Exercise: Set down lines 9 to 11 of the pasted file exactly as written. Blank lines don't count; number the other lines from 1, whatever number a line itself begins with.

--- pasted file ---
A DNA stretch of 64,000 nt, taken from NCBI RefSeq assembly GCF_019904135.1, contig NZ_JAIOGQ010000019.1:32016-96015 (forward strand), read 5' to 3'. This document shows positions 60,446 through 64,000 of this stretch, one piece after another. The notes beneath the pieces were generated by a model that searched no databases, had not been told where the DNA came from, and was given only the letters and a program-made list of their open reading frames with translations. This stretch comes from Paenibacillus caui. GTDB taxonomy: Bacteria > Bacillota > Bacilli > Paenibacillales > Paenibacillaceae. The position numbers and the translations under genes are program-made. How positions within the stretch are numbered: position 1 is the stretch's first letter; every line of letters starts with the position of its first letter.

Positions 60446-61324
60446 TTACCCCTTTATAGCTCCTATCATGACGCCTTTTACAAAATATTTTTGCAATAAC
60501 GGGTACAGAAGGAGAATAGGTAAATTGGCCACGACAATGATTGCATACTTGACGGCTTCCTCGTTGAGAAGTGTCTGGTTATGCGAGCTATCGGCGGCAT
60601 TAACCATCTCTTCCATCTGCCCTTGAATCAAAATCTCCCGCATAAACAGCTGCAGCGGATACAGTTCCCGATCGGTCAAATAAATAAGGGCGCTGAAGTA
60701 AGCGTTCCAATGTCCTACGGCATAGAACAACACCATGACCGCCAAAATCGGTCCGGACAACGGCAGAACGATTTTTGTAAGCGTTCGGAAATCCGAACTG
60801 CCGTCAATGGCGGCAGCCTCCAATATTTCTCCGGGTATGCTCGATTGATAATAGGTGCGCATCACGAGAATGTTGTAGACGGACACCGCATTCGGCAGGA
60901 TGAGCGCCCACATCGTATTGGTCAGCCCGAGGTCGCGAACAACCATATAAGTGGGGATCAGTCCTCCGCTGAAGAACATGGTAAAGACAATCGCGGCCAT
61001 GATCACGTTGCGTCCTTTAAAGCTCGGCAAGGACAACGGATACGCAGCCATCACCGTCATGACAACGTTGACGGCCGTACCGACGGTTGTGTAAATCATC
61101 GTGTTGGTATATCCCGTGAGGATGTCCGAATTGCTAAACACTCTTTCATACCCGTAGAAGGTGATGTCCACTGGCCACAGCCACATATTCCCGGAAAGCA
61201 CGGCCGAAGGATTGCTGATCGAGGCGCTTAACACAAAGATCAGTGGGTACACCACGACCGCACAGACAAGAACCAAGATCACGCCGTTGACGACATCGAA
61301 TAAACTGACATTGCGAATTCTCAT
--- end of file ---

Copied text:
61001 GATCACGTTGCGTCCTTTAAAGCTCGGCAAGGACAACGGATACGCAGCCATCACCGTCATGACAACGTTGACGGCCGTACCGACGGTTGTGTAAATCATC
61101 GTGTTGGTATATCCCGTGAGGATGTCCGAATTGCTAAACACTCTTTCATACCCGTAGAAGGTGATGTCCACTGGCCACAGCCACATATTCCCGGAAAGCA
61201 CGGCCGAAGGATTGCTGATCGAGGCGCTTAACACAAAGATCAGTGGGTACACCACGACCGCACAGACAAGAACCAAGATCACGCCGTTGACGACATCGAA